More than 95% of the websites that we see are breaking at least one UK law. The reason is basically that the vast majority of web design agencies are nothing short of cowboys and the internet is the new lawless wild west. Nobody seems to take an interest in the laws that apply to websites and the internet, not even those organisations whose job is to police those laws!
So, what are the basic things that you need to do?
Well, there are some laws which apply specifically to the websites, some that have been extended to include websites and some which have always applied to everything without a distinction for websites.
Firstly, for limited companies (and similar entities) you need to have the same information on your websites that you have to have everywhere else, ie. your registered address, company number and phone number.
This rule applies to everything, so it also includes your emails.
"Sent from my iPhone" is not enough!
The European E-commerce Directive has introduced some requirements specifically for websites. And even if your website is not "e-commerce", you still have to comply...the directive was just badly named.
This legislation requires you to also have your email address on your website and this is yet another case of politicians introducing laws about things they don't understand.
It is actually more in keeping with the spirit of this legislation to not have an email address on your website. Find out why here.
The Disability Discrimination Act applies to websites and, for a web developer, it is trivially easy to comply with this law. It is open to some intepretation, but there are several things which all websites can do to cover most bases.
So it's a shame when most websites, even Government websites, fail to satisfy the basics. There are a few behind-the-scenes coding requirements that need to be set which helps your website to be used and understood by the software (and browser settings) that some disabled visitors may be using. There is an added incentive that several of the requirements can simultaneously improve your SEO too.
The most recent requirement is another one of those cases of politicians creating laws about technology they don't understand. Namely cookies. I won't go into the details of why this law is pointless, we've written enough articles on this already. But, basically, you now need to have a "cigarette-packet" style warning on your website to say that you are using cookies. There are a few exceptions, but they account for less than 1% of cookies so it's fairly safe to assume you need the warning.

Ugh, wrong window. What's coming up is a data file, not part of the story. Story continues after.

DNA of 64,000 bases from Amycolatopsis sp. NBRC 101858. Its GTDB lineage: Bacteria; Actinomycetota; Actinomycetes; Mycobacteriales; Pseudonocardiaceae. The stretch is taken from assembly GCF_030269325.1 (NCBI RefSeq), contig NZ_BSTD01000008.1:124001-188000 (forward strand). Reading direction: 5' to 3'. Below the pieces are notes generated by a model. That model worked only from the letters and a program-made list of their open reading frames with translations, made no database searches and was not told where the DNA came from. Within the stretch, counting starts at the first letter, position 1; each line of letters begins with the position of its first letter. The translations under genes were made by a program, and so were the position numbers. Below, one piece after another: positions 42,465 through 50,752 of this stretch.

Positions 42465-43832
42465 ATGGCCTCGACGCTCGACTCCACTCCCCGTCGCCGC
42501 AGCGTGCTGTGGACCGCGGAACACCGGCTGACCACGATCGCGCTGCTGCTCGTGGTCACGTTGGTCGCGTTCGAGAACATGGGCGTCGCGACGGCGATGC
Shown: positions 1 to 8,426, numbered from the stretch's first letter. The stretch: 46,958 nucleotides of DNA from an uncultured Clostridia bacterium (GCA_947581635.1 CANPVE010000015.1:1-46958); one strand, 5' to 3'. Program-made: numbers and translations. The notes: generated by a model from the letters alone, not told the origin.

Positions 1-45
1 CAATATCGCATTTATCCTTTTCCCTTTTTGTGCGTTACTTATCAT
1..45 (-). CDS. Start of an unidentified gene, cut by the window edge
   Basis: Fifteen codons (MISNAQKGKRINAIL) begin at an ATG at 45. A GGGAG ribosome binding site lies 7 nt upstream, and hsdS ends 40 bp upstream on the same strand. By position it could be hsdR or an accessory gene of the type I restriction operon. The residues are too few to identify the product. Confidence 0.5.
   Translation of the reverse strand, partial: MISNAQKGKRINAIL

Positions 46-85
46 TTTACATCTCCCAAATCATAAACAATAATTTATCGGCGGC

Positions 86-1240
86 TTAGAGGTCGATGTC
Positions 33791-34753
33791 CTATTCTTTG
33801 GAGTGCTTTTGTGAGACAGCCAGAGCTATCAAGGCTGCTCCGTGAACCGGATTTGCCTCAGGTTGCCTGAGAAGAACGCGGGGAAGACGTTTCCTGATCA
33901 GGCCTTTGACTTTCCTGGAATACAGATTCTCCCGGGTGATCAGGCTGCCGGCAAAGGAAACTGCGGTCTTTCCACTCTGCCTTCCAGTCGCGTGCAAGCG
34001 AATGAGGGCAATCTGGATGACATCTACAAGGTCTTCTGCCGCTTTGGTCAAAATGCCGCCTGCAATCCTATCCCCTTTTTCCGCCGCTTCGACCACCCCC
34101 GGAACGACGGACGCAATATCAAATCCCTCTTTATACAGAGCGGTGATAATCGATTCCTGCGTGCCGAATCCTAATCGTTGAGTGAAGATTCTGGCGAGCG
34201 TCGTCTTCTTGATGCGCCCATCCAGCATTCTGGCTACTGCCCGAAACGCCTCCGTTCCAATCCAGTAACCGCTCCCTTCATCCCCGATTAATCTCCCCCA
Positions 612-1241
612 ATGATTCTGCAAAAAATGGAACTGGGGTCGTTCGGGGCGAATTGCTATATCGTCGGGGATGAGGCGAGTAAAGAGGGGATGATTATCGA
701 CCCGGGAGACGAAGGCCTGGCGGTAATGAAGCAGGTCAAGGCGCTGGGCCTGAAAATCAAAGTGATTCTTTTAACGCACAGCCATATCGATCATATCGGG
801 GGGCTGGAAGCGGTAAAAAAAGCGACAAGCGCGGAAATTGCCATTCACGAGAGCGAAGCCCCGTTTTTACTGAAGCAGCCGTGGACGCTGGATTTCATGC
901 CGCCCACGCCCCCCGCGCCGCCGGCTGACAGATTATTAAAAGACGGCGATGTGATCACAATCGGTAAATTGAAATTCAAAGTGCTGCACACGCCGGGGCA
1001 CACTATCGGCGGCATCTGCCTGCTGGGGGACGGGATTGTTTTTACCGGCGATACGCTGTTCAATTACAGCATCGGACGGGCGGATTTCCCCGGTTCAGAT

The exact nature of the warning is not defined and the requirements have changed several times in the short time since it became law.
The cut-and-paste cookie law tool that we've created is the most discreet cookie law tool that we've seen. We've had it inspected by 2 e-commerce specialist solicitors, who both said it is "probably" compliant, which is about the best that can be said until the Government decides what they want, or revokes the law.
There are some extra laws that apply if you are selling through an e-commerce website because of the distance selling regulations. We always advise our e-commerce clients to speak to a specialist solicitor regarding their distance selling obligations and to get a good set of terms and conditions drawn up, because, without them, a well meaning company can easily get into a lot of trouble due to honest mistakes.
In short, there are a lot of legal implications for your website, and we don't claim to be legal experts in this matter. However, we do claim to have a better idea than almost all of our competitors.
If you'd like us to quickly point out any laws which your website may be breaking, please contact us on 0845 269 9624 for a free assessment. We can even do it while you are on the phone.